The same goes for the Bandra Bandstand Promenade, where the jogging public got precedence over the panipuriwala. There is a deliberate imposition of a certain idea of the public, one that is a myopic exercise of reducing history to a generic heritage look, which follows a hegemonic ideal of who comprises the public and which identifies only built heritage as worthy of conservation, not intangible heritage and social history. This literal absurdity does not stop at mistaking the organic nature of the bazaar for chaos, but extends to installations and memorial designs. The Jallianwala Bagh memorial statue in Amritsar, for instance, contains traumatised faces of men and women, symbolising the victims of the massacre, as well as the names engraved. This stands in contrast with Maya Lin’s design of the Vietnam Veterans Memorial in Washington DC, United States, and Daniel Libeskind’s Jewish Museum Berlin in Germany’s capital, both of which engage with complex discourses about loss, repression and grief. Both Libeskind, through his angular, distorted building form for the Jewish Museum Berlin, and Maya Lin, through her expansive landscape intervention for the Vietnam Veterans Memorial, use architecture’s spatial qualities to convey the immensity of loss and grief, instead of adopting the literal strategies ubiquitous in Indian memorials. The literal installations of B R Ambedkar’s statue standing on a miniature parliament, Maharaja Ranjit Singh’s equestrian statue and sculptures of Punjabi folk doing giddah and bhangra, like the uninspiring floats of our Republic Day parades, are bereft of metaphors, robbing the audience of a rich experience that commemorative monuments can deliver.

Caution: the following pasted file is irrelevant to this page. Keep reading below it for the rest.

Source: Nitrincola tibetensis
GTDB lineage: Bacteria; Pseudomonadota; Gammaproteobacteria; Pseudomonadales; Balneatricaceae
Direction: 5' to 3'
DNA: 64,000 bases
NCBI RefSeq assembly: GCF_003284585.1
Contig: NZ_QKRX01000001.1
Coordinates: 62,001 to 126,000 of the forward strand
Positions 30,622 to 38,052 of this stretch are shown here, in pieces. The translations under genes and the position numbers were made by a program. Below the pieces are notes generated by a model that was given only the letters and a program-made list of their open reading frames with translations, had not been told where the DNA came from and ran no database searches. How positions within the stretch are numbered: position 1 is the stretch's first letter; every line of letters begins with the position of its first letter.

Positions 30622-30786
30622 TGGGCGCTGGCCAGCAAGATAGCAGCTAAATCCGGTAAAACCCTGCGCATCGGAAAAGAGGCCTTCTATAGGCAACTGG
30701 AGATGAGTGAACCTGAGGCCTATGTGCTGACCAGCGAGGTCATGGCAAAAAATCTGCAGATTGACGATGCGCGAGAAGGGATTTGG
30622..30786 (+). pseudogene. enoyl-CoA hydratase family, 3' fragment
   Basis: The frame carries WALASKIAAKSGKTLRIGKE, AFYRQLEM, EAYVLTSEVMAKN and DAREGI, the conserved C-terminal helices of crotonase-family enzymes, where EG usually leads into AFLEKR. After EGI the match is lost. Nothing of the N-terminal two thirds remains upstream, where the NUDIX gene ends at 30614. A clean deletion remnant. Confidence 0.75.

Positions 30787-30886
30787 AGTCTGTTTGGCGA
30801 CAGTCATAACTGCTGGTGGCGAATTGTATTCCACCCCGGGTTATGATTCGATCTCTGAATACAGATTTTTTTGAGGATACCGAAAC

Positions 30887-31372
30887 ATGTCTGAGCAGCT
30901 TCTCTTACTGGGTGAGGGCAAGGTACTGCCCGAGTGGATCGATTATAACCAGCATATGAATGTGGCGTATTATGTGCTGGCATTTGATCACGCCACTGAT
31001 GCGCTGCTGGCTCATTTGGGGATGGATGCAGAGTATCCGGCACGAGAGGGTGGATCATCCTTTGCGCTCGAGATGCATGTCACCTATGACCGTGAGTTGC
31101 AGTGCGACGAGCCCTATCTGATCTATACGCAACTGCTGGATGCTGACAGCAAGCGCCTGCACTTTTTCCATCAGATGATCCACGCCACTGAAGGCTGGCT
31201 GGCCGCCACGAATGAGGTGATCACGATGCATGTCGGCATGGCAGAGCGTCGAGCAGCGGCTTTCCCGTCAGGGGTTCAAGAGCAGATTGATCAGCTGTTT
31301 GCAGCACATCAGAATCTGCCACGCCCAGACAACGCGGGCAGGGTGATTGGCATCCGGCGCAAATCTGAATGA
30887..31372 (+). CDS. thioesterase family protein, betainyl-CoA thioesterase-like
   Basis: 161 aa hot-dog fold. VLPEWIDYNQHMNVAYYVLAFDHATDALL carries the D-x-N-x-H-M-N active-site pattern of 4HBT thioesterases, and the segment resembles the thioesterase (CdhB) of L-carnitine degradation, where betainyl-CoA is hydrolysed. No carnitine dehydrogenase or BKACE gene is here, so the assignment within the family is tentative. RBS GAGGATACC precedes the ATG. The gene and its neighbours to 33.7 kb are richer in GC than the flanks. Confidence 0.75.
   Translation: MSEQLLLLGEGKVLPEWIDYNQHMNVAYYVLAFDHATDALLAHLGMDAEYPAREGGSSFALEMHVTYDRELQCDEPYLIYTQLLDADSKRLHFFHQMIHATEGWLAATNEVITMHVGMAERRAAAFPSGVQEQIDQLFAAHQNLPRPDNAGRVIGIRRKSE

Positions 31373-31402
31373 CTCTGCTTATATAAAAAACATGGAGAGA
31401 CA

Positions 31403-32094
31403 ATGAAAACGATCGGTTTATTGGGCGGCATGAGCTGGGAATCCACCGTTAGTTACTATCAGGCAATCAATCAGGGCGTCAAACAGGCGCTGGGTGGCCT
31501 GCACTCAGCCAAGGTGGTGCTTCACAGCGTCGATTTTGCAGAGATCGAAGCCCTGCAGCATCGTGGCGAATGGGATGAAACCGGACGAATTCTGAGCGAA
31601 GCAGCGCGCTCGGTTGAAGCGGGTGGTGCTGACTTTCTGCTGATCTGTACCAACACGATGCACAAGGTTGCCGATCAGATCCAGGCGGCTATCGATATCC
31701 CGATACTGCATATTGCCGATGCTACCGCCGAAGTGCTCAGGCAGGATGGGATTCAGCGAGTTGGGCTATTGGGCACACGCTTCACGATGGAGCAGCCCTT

Governments that set out to create “the world’s best” street, square, precinct, etc, are misguided. In the Vatican City, cardinals shot down a proposal put forward by fast-food giant McDonald’s to set up a kiosk in St Peter’s Square. The cardinals regarded the move as “perverse (and) … disrespectful to the architectural traditions” of Rome, according to a January 2017 report on Fox News. On the 500-metre stretch leading to the Harmandir Sahib, however, the outlets of the McDonald’s and Subway fast-food chains have not only been allowed to open but are also exempt from having the standard signboards that civic rules require local shops to use in order to minimise visual clutter. At the same time, we hide our thelawalas in a bid to “beautify” our cities and make them appealing to foreign and non-resident ­Indian tourists.

To ask fundamental questions, why should Amritsar have the world’s best street and what is the benchmark anyway? Religious centres are first and foremost sacred places. Hence, any plan to promote pilgrimage or religious tourism, which may include both believers and casual travellers, must retain the sanctity of these centres. In Amritsar, wide, hard-paved boulevards with palm trees on street dividers, loudspeakers and LED screens akin to those in Times Square, New York, as an official himself was quoted as saying in the Tribune in January 2016, and the architectural hotchpotch have combined to compromise the sacred nature of the area. Sensitive urban development ought to add value to the existing character of a place and not indulge in architectural gimmickry.